Using a contactor

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BigNick

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I am hoping that someone can help with a problem I have been asked to solve regarding a thermostat control for underfloor heating. My learned old sidekick is on holiday for a week so I can't ask him.

The problem seems to be a thermostat controlling a large under tile wire heating system which must have the contacts fused on, as the floor just keeps on getting hotter.

It is on a 50A breaker so is drawing a high load and wired in 10mm2 T+E. From the little I know of such things I am guessing it should have had a contactor between the thermostat and the load, which would have protected the thermostat in a similar fashion to their use for car headlights.

The customer said their old electrician wired it for them but he's retired to spain and there is no paperwork.

The board is in the room and is just over a year old but the heating has only been used for the last few months, so the question is should I put in a contactor and a new controller, and if so, as I have never seen one, do they need an enclosure or do they come as a surface mount box?

Hope someone can help,

Nick.

 

BigNick

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Have not tested it but the roon must be 50m2 and apparently has three different zones all wired together, and the systems I looked up earlier range from 100 to 200W/m2.

The customer is not particularly useful when it comes to answering questions about anything remotely technical and without any paperwork I can only aim for worst case.

 

BigNick

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Just found this for a similar system: "The maximum thermostat load is 16 amps (3680 W). Installations exceeding this load will need to be controlled with a suitable power contactor or alternatively by more than one thermostat"

So I guess I probably will need a contactor which changes my question to - what do these things look like and do they need their own enclosure or do they surface mount like a s/f/spur?

 
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You are correct with the 16A max; and I`ve installed floors drawing (much) more than this.

For a domestic room, you`ll want a contactor that DIN rail mounts, somewhat like an MCB.......

It`ll need an enclosure - small CU will work nicely.

If you have the ends of all the zones available; it may be better to seperate them, and keep your contactor(s) smaller, and easier to wire; i.e. smaller cable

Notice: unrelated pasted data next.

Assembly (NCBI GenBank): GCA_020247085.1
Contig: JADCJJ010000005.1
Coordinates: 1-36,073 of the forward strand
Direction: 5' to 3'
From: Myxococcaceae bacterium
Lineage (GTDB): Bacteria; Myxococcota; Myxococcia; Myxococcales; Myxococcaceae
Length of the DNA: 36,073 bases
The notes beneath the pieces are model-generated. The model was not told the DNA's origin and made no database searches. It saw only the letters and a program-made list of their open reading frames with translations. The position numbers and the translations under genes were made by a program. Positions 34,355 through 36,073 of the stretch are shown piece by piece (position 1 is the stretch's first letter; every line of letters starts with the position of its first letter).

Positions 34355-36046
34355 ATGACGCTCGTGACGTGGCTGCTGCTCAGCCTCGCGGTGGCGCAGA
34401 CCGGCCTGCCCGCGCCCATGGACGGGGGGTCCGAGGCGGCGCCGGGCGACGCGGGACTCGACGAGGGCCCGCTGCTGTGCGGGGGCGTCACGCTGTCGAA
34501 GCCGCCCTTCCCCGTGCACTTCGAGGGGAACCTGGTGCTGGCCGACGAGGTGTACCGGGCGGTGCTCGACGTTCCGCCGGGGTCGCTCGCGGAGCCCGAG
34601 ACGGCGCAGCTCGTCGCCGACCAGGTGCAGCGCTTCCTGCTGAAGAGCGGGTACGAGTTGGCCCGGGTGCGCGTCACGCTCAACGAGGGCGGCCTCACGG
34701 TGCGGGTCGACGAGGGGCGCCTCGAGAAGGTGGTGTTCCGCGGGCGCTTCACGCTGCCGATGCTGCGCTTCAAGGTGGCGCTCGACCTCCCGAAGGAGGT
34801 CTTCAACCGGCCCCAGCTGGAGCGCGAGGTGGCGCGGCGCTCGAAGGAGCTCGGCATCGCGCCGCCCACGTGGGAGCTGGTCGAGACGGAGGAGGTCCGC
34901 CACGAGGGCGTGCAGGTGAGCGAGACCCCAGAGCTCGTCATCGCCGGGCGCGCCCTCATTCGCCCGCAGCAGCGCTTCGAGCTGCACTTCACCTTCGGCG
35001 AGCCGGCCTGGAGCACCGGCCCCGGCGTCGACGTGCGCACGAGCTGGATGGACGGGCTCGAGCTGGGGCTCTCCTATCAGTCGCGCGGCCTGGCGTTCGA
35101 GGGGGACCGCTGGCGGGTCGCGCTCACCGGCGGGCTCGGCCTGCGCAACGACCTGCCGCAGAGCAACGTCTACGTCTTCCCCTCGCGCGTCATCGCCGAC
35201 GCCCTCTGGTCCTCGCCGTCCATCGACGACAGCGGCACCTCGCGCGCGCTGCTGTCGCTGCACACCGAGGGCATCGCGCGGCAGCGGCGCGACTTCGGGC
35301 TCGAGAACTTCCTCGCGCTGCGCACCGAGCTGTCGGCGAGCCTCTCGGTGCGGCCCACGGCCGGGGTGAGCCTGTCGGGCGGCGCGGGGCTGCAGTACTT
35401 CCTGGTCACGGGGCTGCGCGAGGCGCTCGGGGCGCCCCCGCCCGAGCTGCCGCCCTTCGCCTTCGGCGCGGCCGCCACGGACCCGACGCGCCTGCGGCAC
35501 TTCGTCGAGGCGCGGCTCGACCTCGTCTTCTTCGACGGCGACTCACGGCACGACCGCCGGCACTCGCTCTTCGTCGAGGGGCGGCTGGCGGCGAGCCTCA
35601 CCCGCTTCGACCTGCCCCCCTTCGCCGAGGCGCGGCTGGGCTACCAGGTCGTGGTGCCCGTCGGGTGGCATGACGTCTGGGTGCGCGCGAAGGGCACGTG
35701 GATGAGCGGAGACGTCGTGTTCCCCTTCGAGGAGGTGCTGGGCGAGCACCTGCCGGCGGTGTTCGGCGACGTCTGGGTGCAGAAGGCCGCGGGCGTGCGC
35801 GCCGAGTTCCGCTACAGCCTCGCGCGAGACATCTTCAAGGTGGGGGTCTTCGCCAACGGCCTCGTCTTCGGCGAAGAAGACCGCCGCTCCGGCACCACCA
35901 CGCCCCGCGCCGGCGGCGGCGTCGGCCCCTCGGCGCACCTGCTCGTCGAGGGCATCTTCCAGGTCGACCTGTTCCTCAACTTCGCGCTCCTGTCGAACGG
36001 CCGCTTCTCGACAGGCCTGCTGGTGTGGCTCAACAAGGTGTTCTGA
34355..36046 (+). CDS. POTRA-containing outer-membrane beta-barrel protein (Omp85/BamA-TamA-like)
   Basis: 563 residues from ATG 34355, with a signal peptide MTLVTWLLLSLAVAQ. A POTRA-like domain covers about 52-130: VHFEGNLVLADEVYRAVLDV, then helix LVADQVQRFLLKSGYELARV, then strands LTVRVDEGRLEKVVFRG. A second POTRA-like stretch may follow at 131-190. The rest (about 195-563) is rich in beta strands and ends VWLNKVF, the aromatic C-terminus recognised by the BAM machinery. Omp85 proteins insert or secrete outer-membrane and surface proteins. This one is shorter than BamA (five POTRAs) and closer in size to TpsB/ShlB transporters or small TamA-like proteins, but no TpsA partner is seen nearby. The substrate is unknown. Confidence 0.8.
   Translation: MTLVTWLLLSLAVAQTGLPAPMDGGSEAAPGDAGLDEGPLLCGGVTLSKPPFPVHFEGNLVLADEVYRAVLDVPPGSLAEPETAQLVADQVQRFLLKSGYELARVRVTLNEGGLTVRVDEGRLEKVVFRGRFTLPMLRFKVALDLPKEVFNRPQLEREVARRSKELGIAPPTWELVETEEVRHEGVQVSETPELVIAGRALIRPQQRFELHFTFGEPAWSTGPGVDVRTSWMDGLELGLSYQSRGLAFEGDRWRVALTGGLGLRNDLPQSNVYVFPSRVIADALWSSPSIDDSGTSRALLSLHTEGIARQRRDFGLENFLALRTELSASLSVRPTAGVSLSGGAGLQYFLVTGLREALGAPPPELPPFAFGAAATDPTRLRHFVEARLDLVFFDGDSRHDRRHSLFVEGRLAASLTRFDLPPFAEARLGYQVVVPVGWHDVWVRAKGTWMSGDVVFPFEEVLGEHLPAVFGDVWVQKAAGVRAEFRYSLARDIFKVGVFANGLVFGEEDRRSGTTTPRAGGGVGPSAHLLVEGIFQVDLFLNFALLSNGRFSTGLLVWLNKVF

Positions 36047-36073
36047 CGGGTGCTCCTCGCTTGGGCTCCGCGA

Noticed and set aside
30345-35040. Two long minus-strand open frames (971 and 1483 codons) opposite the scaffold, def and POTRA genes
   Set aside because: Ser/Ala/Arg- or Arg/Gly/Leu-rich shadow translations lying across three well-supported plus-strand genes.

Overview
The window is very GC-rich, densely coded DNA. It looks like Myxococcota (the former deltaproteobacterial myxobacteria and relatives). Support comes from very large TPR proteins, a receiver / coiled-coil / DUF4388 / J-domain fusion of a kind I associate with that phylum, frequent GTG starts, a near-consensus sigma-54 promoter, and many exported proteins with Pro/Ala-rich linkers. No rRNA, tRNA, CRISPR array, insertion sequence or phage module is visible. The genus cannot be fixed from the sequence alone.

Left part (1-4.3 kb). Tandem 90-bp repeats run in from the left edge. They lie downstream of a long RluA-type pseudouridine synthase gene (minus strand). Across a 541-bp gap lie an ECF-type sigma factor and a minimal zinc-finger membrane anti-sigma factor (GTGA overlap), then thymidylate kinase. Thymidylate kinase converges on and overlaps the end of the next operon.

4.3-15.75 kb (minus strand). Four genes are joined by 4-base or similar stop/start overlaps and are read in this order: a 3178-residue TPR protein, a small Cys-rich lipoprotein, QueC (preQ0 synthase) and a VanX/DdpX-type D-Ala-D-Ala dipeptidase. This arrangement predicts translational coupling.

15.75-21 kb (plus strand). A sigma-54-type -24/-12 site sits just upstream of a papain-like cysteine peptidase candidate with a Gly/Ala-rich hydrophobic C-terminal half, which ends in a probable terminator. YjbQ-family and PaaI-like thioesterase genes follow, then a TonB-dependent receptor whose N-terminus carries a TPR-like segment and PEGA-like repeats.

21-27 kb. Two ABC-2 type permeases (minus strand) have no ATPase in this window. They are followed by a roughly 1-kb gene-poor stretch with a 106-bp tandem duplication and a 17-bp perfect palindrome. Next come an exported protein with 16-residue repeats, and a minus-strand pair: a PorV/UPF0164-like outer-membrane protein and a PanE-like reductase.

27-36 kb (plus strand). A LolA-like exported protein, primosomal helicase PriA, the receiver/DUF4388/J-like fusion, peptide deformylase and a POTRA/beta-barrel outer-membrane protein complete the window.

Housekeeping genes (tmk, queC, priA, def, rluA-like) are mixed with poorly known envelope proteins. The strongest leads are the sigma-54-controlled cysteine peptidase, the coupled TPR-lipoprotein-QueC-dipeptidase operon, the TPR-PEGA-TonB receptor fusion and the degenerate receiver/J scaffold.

HTH

KME

Any queries, come back. I`ve done UFH quite a bit.

 

Carter

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The problem seems to be a thermostat controlling a large under tile wire heating system which must have the contacts fused on, as the floor just keeps on getting hotter.
Oh that poor old 'stat. What was the guy thinking???? I take max current values in things like stats and timeswitches with a huge pinch of salt unless I can actually see the contacts for myself. Oftentimes you find a poxy little micro-switch is in fact the switching element and it hasn't a hope in hell of passing and interupting 2A let alone 13 or 16A! How many times have you seen burnt out cylinder timers and I've attended a few welded up stats. Saying that I've also attended welded up contactors!! :_|

It is on a 50A breaker so is drawing a high load and wired in 10mm2 T+E....
How the hell did he manage to terminate it in the first place?

From the little I know of such things I am guessing it should have had a contactor between the thermostat and the load, which would have protected the thermostat in a similar fashion to their use for car headlights.
Most definitely, but don't confuse relays and contactors. Auto's use little encapsulated plug in relays, we're talking about a step change up to something like this as reccomended by KME fitted in a small CU....

http://www.tlc-direct.co.uk/Products/MK6420.html

Split the zones onto their own MCB's and from the output of the breaker take each zone feed to its own pole on the top of the contactor, then bring the u/f ccts to the bottom terminals of the ctr.